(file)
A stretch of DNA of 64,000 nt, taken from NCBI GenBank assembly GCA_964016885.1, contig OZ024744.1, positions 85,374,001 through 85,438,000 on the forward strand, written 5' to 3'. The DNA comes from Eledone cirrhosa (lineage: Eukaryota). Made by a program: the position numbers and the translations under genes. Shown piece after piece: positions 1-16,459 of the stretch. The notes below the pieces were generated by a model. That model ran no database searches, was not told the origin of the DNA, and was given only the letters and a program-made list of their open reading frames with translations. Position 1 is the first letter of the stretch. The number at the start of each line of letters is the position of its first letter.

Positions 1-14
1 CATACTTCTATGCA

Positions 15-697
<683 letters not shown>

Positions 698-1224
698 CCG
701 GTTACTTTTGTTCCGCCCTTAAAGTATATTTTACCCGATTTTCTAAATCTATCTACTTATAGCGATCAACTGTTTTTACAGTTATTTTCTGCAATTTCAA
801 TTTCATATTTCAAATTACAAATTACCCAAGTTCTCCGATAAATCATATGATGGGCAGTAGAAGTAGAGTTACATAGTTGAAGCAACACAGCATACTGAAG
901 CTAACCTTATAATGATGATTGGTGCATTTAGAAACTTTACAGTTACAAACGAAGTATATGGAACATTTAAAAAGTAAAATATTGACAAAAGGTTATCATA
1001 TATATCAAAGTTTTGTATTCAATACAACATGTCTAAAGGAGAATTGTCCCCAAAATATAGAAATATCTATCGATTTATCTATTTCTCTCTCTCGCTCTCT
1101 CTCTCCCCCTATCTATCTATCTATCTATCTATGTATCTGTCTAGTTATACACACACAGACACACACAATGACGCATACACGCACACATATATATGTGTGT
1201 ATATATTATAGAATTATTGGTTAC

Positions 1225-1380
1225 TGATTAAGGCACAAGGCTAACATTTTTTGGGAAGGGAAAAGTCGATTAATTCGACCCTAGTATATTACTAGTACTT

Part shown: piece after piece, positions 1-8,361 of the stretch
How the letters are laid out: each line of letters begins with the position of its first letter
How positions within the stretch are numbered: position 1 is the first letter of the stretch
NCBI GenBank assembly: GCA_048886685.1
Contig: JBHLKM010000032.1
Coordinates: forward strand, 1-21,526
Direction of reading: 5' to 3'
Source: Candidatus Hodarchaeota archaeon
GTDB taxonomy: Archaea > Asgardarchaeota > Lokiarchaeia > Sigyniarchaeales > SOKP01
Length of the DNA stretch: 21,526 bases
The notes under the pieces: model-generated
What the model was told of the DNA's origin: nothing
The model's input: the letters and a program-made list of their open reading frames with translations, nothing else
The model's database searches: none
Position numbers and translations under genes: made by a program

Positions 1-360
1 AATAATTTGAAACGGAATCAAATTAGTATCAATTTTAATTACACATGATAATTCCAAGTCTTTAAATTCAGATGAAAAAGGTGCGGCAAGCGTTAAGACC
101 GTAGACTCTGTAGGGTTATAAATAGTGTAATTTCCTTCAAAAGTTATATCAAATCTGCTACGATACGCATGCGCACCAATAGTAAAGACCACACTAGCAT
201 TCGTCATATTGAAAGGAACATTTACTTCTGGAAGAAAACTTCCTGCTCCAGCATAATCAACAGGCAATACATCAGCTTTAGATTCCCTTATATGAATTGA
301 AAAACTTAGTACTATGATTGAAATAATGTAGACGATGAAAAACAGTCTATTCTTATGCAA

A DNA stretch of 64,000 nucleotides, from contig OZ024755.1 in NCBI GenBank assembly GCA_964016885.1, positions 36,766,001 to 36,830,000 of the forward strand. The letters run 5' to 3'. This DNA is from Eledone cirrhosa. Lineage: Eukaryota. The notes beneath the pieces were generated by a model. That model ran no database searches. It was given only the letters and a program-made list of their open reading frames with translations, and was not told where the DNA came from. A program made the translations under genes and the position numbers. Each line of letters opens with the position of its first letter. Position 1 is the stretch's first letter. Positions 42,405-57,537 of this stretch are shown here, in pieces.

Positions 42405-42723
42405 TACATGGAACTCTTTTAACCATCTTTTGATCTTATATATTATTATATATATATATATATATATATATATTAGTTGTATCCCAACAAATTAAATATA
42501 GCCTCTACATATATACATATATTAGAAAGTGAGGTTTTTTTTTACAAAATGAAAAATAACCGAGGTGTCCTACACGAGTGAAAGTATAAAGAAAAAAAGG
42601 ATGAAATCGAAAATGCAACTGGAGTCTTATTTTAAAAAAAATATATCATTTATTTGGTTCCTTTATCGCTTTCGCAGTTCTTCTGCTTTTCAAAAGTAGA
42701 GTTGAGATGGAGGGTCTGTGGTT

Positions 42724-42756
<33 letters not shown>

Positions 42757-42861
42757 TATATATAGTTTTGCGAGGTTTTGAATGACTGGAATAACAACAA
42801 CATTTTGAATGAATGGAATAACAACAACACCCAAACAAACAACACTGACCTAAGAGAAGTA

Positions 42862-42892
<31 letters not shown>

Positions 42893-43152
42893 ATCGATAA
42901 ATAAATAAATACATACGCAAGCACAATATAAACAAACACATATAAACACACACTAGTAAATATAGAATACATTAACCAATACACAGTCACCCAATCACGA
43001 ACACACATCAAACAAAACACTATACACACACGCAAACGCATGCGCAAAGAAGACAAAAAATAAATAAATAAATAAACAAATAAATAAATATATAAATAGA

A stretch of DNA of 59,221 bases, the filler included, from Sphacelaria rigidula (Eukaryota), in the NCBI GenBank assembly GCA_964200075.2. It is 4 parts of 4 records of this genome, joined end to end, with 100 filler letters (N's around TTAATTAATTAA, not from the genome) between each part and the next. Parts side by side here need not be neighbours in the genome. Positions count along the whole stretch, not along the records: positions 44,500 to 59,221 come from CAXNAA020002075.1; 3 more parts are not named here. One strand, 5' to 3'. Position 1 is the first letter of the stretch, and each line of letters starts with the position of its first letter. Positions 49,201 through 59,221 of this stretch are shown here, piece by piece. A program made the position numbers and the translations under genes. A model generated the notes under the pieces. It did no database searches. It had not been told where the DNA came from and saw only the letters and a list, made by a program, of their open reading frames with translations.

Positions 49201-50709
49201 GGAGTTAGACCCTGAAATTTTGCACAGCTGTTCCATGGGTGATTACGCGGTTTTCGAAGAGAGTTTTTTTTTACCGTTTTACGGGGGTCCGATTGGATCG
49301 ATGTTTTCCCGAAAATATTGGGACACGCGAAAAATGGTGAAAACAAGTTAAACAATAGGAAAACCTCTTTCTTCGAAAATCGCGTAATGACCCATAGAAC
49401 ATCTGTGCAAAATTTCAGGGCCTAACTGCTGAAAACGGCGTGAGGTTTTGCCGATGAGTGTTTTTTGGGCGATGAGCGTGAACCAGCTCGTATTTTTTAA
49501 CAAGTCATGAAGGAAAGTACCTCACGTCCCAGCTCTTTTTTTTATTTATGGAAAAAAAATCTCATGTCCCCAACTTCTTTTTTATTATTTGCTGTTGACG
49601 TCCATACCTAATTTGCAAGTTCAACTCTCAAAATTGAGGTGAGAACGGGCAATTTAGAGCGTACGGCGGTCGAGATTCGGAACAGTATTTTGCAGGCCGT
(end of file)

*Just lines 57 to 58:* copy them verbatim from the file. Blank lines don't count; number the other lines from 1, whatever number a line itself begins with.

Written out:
49401 ATCTGTGCAAAATTTCAGGGCCTAACTGCTGAAAACGGCGTGAGGTTTTGCCGATGAGTGTTTTTTGGGCGATGAGCGTGAACCAGCTCGTATTTTTTAA
49501 CAAGTCATGAAGGAAAGTACCTCACGTCCCAGCTCTTTTTTTTATTTATGGAAAAAAAATCTCATGTCCCCAACTTCTTTTTTATTATTTGCTGTTGACG